Early results also found an inverse relationship between serum CT levels and estimated glomerular filtration rate.
Preliminary results taken from the LEADER 2 trial (Liraglutide Effect and Action in Diabetes: Evaluation of Cardiovascular Outcome Results 2), which is designed to evaluate cardiovascular outcomes associated with the GLP-1 receptor agonist liraglutide, indicate that enrolled patients have higher than average baseline serum calcitonin (CT) concentrations, according to data published in Diabetes Obesity and Metabolism.
According to the study by Gilbert H. Daniels, MD, of Massachusetts General Hospital and Harvard Medical School, and colleagues, labeling for liraglutide currently includes a warning that the drug causes thyroid C-cell tumors in rodents, contraindicating its use in people with a history of medullary thyroid carcinoma. A higher serum CT concentration is considered a biomarker for pathological disease of the C-cells, medullary thyroid carcinoma, and C-cell hyperplasia.
The LEADER trial included 9,340 patients with type 2 diabetes and a high risk for cardiovascular disease who were randomly assigned to treatment with liraglutide or placebo. Patients with CT concentrations >100 pg/mL were originally excluded from the trial; however, this level was eventually lowered to ≥50 pg/mL. CT concentration was measured at baseline and will be measured annually as the study progresses. Patients will be followed for 5 years.
The median baseline CT serum value was 3.9 pg/mL among men in the study (n=6,003) and 1.0 pg/mL among the women (n=3,337).
“In our study, sex was highly determinative of elevated CT concentrations: over 21% of men and nearly 3% of women had serum CT concentrations above their sex-specific normal reference values of 8.4 pg/mL and 5.0 pg/mL respectively,” the researchers wrote.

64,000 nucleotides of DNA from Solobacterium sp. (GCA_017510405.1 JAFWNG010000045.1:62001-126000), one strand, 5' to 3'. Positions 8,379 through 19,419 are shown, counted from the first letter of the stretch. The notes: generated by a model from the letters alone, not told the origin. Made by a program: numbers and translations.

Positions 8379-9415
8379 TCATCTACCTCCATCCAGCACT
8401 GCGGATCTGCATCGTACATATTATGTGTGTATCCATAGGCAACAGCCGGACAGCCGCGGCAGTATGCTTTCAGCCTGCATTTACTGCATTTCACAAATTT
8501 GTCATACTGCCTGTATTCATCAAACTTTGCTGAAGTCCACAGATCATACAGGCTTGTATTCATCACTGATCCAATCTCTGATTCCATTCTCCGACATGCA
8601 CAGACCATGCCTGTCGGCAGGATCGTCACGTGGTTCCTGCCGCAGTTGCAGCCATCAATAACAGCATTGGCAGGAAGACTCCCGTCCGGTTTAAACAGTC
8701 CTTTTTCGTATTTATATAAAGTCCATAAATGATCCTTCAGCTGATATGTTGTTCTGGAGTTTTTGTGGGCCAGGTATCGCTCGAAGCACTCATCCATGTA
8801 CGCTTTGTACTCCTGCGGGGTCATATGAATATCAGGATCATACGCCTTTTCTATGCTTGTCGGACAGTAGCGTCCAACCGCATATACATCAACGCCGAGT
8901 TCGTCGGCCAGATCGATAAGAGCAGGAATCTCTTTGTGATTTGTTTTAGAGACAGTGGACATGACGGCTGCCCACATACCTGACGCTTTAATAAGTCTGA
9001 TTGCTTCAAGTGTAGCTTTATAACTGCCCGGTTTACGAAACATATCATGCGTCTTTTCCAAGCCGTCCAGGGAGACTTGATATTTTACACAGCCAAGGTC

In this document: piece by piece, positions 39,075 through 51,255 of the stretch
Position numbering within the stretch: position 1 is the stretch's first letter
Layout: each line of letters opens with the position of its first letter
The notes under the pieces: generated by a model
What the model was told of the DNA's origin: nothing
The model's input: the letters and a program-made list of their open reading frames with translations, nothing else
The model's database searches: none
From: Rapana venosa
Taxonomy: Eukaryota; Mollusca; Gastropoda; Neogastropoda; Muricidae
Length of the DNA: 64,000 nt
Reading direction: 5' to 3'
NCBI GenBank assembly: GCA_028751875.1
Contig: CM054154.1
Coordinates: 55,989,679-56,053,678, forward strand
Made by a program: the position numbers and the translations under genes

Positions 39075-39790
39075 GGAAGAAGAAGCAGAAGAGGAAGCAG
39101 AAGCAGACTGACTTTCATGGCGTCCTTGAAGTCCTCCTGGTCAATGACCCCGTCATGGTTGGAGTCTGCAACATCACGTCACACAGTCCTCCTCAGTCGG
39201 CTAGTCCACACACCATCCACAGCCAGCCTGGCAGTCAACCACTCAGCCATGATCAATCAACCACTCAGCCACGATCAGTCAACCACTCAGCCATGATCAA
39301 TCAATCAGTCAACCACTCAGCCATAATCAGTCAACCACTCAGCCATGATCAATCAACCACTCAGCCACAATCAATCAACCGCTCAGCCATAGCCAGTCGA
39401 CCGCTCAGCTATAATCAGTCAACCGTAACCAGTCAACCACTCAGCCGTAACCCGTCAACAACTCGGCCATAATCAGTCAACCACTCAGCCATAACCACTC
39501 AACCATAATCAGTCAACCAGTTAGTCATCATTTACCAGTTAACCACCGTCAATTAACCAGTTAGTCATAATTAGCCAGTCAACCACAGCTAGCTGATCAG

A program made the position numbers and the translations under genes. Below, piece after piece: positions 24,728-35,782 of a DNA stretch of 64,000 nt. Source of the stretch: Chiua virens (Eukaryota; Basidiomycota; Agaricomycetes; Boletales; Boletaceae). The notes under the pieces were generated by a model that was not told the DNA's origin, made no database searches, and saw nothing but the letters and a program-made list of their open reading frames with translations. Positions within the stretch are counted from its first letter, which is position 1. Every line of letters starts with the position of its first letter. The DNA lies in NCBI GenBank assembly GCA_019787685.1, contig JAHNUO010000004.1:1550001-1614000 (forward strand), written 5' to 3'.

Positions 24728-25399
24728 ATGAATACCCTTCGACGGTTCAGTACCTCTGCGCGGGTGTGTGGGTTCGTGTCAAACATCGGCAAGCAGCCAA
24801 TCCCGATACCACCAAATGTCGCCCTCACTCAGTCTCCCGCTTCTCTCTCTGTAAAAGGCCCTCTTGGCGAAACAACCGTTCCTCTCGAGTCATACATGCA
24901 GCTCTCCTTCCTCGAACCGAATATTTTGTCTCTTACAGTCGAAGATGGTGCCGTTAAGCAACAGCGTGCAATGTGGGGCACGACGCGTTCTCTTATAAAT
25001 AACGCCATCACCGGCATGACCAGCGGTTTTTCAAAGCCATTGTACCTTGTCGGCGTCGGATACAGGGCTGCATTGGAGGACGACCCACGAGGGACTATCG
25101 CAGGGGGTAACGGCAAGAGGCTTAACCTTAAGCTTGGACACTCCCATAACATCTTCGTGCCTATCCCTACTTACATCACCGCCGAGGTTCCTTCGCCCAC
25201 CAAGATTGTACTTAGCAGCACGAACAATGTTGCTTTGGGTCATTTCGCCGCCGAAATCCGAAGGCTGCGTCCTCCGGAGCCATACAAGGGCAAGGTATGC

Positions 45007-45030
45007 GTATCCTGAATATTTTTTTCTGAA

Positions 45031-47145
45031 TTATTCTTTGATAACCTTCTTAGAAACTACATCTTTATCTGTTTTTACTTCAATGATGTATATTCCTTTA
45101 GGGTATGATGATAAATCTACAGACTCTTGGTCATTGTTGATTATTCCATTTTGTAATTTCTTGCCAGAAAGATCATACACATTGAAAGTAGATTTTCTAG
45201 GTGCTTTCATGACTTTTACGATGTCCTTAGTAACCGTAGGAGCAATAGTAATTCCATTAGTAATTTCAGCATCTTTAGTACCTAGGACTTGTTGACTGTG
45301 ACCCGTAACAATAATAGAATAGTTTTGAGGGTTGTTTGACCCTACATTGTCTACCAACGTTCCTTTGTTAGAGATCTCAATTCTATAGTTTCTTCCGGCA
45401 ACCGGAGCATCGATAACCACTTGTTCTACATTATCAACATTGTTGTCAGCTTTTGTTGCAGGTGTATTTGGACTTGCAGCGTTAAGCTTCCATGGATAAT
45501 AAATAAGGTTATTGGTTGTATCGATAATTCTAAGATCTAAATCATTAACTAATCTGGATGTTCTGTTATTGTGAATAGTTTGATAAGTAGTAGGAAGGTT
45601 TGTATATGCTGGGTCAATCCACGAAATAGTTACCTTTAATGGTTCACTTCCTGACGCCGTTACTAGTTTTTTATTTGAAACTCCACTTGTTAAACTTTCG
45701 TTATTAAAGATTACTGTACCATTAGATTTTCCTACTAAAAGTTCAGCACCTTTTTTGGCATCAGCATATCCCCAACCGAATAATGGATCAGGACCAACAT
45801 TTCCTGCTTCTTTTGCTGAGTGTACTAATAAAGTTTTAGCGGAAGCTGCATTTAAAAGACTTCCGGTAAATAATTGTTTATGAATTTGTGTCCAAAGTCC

In fact, sex was the most important determinant of CT concentrations, the researchers found. The reference range for serum CT is accepted to be <10 pg/mL. Serum CT concentrations were >10 pg/mL and ≤20 pg/mL in 7.3% of men and >20 pg/mL and <50 pg/mL in 3.8% of men.
Almost 90% of women had serum CT concentrations <2.0 pg/mL. Only 0.75% of women had CT levels >10 pg/mL and ≤20 pg/mL, and 0.2% had concentrations between 20 pg/mL and 50 pg/mL.
“The maximum C-cell surface area in the adult thyroid gland is twice as high in men as in women, possibly accounting for the differences in baseline and stimulated calcitonin in men compared to women,” the researchers wrote.
Finally, the researchers also identified an inverse association between serum CT levels and estimated glomerular filtration rate (eGFR) in both women and men (Table).
Chronic kidney disease
CT concentration >10 pg/mL, Men
|% subjects||eGFR||Chronic kidney disease|
|23.2, 38.0||<30||Stage 4, Stage 5|
Data showed a 20 mL/min/1.73m2 decrease in eGFR was associated with a 14% increase in serum CT in women and an 11% increase in men.
“Of note, a thyroid nodule population thought to be at higher risk for C-cell disorders found 17 patients (0.29%) with a basal CT >50 pg/ml,” the researchers wrote. “Therefore, the reference range for serum CT concentrations in the normal population may not be applicable to subjects with cardiovascular disease and type 2 diabetes mellitus.”
Image by A2-33 (Own work) via Wikimedia Commons
Daniels GH, HegedÃ¼s L, Marso SP, et al. LEADER 2: baseline calcitonin in 9,340 subjects with type 2 diabetes enrolled in the Liraglutide Effect and Action in Diabetes: Evaluation of Cardiovascular Outcome Results (LEADER) Trial: preliminary observations. Diabetes Obes Metab. Epub 2015 Feb 5.